Here’s what is going to happen today: we’re going to bring a bunch of objects to life, and then we’re going to kill them.
Woah, why all the violence? In our databases, we have lots of objects. New ones are created all the time, then changed, and sometimes deleted. These objects are connected to one another! What happens when an object is removed from the database, but other objects depend on it? Let’s see.
A basic object is a table. Create two to use as a foundation of the experiment. Here, each table is created with a child object: a key.
CREATE TABLE dbo.ItLives ( ID INT IDENTITY , Value NVARCHAR(50) CONSTRAINT [PK_ItLives] PRIMARY KEY (ID ASC) ) ; CREATE TABLE dbo.Alive ( ID INT , Value NVARCHAR(50) CONSTRAINT [PK_Alive] PRIMARY KEY (ID ASC) ) ; GO
CREATE TABLE dbo.ItLives
ID INT IDENTITY ,
CONSTRAINT [PK_ItLives] PRIMARY KEY
CREATE TABLE dbo.Alive
ID INT ,
CONSTRAINT [PK_Alive] PRIMARY KEY
Next up, create a few more objects that are based on these two tables.
We’ll start with a foreign key to connect the ID columns of both the tables.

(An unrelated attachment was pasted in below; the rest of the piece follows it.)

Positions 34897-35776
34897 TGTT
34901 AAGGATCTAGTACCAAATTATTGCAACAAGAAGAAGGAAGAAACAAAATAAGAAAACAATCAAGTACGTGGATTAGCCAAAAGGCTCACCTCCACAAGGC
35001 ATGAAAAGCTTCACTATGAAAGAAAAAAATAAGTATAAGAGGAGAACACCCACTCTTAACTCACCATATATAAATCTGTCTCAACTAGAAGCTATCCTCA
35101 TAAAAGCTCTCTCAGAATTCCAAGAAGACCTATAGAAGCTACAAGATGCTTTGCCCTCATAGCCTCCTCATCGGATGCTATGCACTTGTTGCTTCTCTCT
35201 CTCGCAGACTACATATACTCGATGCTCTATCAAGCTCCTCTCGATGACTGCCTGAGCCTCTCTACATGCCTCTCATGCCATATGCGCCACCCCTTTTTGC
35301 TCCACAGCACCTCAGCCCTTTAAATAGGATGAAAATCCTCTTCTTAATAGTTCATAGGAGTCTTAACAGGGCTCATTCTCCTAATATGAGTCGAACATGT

Then there’s a trigger to alert a user that maybe it would be best not to change the data in one of our brand-new tables. Finally, a view that displays rows from both the tables together.
-- Create a foreign key ALTER TABLE dbo.ItLives ADD CONSTRAINT FK_AliveID_ItLivesID FOREIGN KEY (ID) REFERENCES dbo.Alive (ID) ; GO -- Create a trigger CREATE TRIGGER DoNotTouchThisTable ON dbo.ItLives AFTER INSERT, UPDATE, DELETE AS PRINT 'Please do not touch this table' ; GO -- Create a view CREATE VIEW dbo.ViewTheLiving AS SELECT TOP (10) ItLives.ID FROM dbo.ItLives INNER JOIN dbo.Alive ON ItLives.ID = Alive.ID WHERE ItLives.ID < 10 ; GO